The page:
Saturday brought clouds but that didn’t darken the sunny disposition of Third Man Records’ musician Lillie Mae, who grew up performing in Nashville and definitely has some stories to tell. “Didn’t I,” “Love Dilly Love” (our photog’s fave) and “Other Girls” were some of the gems she and her band shared with the early birds of the festival. We can’t say we know many artists who were raised in Monkey’s Eyebrow, Ky., but country singer-songwriter Kelsey Waldon is now one of them.
She opened with a Neil Young cover of “Are You Ready for the Country,” and included “Sunday’s Children” and “Black Patch” in her set. We knew the Emerald City had soul, but some of us were not quite ready for The Dip, the seven-piece soul band out of Seattle. It’s amazing what a shared alley between University of Washington musicians can conjure up. Okay, let’s talk about outlaw country singer Paul Cauthen, nicknamed, Big Velvet. With roots in an a capella Christian church group as a boy to turning out songs like “Cocaine Country Dancing,” this guy has some stories. “Holy Ghost Fire” and “Big Velvet” were crowd pleasers as well as covers of classics by ZZ Top, the Who and Johnny Cash. Shooter Jennings (son of the late Waylon Jennings) was in tow opening with “Bound Ta Git Down,” into “Manifesto No. 1,” and welcoming special guest Orville Peck on stage to sing a Rodney Crowell cover, “I Ain’t Livin’ Long Like This.” Oklahoma’s Zach Bryan would keep the country vibe going with “God Speed,” “Shivers Down Spines” and “Traveling Man.”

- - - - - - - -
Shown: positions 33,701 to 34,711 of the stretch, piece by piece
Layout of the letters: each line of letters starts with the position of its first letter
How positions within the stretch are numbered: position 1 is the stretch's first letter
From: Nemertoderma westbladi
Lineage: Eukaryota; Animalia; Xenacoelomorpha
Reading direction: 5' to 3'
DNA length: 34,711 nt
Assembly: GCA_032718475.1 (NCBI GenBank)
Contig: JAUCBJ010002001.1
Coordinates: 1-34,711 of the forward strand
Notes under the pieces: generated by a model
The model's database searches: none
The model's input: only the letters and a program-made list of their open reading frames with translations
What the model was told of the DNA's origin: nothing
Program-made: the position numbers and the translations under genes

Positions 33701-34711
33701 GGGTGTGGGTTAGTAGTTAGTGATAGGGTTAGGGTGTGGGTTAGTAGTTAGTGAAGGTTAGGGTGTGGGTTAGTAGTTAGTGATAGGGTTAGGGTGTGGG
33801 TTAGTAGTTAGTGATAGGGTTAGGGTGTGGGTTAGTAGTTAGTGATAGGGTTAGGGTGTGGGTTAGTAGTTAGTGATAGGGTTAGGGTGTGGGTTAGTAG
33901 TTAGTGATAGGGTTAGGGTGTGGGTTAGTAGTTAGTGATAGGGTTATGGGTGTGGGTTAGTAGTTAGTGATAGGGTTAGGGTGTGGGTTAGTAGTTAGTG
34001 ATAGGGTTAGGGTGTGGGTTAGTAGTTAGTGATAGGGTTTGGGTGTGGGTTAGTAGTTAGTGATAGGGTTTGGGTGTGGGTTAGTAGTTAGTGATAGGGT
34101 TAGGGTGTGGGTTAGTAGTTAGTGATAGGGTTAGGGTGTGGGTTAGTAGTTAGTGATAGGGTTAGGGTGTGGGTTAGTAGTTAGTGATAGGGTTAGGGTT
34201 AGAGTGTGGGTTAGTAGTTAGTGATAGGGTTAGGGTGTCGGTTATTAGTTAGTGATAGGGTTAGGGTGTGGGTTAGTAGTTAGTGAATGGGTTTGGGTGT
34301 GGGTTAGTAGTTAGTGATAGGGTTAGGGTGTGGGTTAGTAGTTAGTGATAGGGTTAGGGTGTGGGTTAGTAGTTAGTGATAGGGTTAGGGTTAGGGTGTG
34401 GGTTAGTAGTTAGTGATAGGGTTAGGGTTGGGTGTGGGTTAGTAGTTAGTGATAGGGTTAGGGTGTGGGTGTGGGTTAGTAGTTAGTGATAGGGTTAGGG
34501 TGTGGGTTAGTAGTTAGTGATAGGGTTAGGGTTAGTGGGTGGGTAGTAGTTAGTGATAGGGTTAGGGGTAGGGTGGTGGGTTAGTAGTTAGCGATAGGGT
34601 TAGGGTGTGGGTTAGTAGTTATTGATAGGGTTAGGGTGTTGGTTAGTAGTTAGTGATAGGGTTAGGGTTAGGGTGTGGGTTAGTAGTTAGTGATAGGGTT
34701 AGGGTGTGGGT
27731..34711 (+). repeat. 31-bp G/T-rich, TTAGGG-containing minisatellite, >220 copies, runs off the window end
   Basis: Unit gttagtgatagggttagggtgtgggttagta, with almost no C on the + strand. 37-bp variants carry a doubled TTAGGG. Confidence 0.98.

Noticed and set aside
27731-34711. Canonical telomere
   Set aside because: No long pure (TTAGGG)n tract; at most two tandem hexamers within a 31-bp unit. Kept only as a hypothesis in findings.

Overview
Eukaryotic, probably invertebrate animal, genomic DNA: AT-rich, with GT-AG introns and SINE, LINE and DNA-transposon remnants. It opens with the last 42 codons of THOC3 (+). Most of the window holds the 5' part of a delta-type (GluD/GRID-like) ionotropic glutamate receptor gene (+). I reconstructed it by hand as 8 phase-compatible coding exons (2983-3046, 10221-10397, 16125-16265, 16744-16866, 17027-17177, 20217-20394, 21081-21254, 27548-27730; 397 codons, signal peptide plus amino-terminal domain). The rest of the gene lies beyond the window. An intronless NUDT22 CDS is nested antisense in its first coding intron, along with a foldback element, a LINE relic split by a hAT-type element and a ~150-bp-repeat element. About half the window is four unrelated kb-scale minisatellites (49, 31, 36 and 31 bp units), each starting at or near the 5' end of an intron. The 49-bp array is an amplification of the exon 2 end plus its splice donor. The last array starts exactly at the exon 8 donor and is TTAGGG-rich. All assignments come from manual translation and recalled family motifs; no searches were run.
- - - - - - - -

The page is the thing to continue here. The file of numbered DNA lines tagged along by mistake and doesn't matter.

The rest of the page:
(L-R, Top to Bottom) Lillie Mae, Paul Cauthen, Tom Eddy of The Dip, Charley Crockett, The Marcus King Band and Adrian Quesada of Black Pumas
The Marcus King Band and their brand of blues came next—and we still don’t know how a voice like his comes out of someone so young. The next to appear on stage, the Black Pumas, are not new to this magazine, as we first previewed them for their show at STL’s Off Broadway back in 2019, followed by an appearance at Roots N Blues that year. Let’s reiterate: the Black Pumas played the relatively small Off Broadway less than two years ago. Anyway, if you haven’t seen them, get to it. Eric Burton and Adrian Quesada are magical together, and this performance included the soulful “Next to You,” Black Moon Rising,” and of course, “Colors,” to name a few. Don’t miss our review of their August 5th Pageant show on the homepage.
Tyler Childers rounded out the night with a
21-song set that included originals like “Old Country Church” and “Honky Tank Flame,” as well as Kris Kristofferson, Ricky Skaggs and Kenny Rogers covers.